The second stage of creating a pre-text is to determine if one complies with the demands of external agencies, how far will one go. This is determined first by accessing whether the law allows compliance. The Bahamas Bar may have determined this question, and found that compliance with the FATF tended to undermine the sovereignty provisions of the Constitution of the Bahamas. Second, it was necessary to determine the economic impact of compliance, and whether the FATF demands interfered with the promises which the government made to the country.

     Third, it was necessary to determine what the Bahamas would get for compliance. If the FATF could not guarantee anything, such as removal from the Blacklist with a specific timetable, then there was no point in even considering their demands, since they would have shown that their policy is run by the "seat of their pants". No serious national leader gives concessions to any external body under such terms.

     While doing these things above as part of a defensive strategy, the Bahamas government ought to have had a robust offensive strategy.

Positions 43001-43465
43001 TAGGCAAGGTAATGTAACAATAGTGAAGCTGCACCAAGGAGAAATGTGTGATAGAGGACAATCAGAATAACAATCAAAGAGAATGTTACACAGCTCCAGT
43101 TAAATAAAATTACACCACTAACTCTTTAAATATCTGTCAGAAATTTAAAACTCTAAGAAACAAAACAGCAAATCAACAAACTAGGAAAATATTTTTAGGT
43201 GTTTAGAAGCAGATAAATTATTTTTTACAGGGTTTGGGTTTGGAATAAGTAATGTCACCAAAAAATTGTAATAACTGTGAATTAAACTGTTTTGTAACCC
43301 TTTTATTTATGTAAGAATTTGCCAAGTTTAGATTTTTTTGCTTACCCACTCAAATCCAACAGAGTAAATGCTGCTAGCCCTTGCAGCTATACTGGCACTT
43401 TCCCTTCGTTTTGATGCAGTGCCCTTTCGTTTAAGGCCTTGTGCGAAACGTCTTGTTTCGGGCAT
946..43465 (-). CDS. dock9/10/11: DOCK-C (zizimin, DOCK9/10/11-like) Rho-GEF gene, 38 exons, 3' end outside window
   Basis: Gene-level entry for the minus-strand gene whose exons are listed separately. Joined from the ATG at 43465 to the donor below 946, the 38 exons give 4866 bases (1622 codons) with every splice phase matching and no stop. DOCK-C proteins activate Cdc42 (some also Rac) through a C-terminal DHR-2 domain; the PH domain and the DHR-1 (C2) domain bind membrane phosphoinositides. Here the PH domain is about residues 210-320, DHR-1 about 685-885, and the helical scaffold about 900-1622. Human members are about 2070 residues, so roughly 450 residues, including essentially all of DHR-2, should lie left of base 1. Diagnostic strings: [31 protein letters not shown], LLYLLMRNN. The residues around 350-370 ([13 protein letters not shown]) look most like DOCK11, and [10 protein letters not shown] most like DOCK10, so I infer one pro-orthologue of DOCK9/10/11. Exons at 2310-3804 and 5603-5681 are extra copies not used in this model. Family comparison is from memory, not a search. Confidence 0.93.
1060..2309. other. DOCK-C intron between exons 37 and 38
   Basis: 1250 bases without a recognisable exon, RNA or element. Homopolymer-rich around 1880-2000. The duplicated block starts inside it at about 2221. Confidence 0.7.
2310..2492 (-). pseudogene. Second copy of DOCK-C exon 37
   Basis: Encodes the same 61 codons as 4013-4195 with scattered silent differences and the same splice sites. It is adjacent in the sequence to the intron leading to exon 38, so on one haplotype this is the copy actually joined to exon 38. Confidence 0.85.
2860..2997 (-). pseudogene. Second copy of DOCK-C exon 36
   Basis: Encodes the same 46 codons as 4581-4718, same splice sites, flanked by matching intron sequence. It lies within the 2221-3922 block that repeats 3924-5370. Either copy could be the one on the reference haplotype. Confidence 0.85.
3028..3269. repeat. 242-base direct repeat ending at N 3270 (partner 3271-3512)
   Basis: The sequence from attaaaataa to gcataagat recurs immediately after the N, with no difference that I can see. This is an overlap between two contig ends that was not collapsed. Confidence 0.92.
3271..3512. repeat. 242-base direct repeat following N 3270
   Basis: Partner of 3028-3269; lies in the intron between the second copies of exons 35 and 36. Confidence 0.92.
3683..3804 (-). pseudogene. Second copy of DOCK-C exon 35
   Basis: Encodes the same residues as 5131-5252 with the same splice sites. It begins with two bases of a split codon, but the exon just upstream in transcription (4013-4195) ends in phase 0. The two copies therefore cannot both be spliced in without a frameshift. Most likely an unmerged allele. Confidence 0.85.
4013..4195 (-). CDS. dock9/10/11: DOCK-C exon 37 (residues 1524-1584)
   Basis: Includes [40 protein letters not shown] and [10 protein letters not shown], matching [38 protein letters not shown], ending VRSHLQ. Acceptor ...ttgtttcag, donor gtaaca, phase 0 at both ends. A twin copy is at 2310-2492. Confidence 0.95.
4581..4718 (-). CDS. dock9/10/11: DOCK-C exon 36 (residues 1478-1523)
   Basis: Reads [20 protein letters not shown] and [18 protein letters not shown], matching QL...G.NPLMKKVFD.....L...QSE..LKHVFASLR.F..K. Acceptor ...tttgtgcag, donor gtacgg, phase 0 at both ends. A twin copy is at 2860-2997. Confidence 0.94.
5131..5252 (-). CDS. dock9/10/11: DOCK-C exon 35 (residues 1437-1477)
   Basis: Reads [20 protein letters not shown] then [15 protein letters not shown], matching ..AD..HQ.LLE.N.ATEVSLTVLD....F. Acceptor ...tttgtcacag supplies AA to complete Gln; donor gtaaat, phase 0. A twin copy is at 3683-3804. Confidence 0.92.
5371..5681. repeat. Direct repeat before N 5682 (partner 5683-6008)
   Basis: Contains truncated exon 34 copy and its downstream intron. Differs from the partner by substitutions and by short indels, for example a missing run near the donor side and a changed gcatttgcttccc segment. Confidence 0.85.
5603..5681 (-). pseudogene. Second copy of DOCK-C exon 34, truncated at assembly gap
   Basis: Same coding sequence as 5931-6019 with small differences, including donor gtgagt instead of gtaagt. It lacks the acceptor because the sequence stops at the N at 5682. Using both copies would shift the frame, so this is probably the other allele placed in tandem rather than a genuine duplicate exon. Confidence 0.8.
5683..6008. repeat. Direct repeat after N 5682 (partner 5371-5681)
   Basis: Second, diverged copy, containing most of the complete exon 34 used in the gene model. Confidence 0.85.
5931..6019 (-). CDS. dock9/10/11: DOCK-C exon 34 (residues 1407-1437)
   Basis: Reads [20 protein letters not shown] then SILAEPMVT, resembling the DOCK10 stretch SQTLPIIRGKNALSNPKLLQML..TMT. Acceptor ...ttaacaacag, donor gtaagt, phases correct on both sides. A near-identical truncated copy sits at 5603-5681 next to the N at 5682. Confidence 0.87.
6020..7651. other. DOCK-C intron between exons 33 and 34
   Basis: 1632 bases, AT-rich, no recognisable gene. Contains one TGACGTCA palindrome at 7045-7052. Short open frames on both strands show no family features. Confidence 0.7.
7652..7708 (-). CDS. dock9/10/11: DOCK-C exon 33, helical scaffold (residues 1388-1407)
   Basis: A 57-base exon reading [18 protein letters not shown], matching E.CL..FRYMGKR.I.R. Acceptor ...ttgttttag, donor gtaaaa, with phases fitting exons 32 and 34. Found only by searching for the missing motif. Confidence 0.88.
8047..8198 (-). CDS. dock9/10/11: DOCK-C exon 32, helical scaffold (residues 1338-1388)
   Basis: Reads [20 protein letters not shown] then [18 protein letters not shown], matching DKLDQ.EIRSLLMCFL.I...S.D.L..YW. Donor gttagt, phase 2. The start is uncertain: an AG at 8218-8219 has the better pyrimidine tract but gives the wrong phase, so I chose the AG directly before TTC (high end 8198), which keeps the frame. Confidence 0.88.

First, the government could have taken note that an American election was upcoming, and depending on who won, an understanding could have been arrived at about the significance of the FATF. It turns out, as my analysis explained, the Republicans regard the FATF as a meaningless body, out of control. If the defensive strategy was followed, it would have bought enough time so that the Bahamas decision to comply or not would have come after the elections, when a clearer strategy could have emerged.

     Secondly, whether or not there were American elections pending, there are powerful Americans who have financial interests in the Bahamas. The government could have used inside channels to put pressure on the FATF to deal with the Bahamas in a manner proper to the nation's dignity and sovereignty. Perhaps the Bahamas would have been in the position to reject the FATF demands outright - with the backing of powerful friends in corporate America, in the Florida business community and in the American government.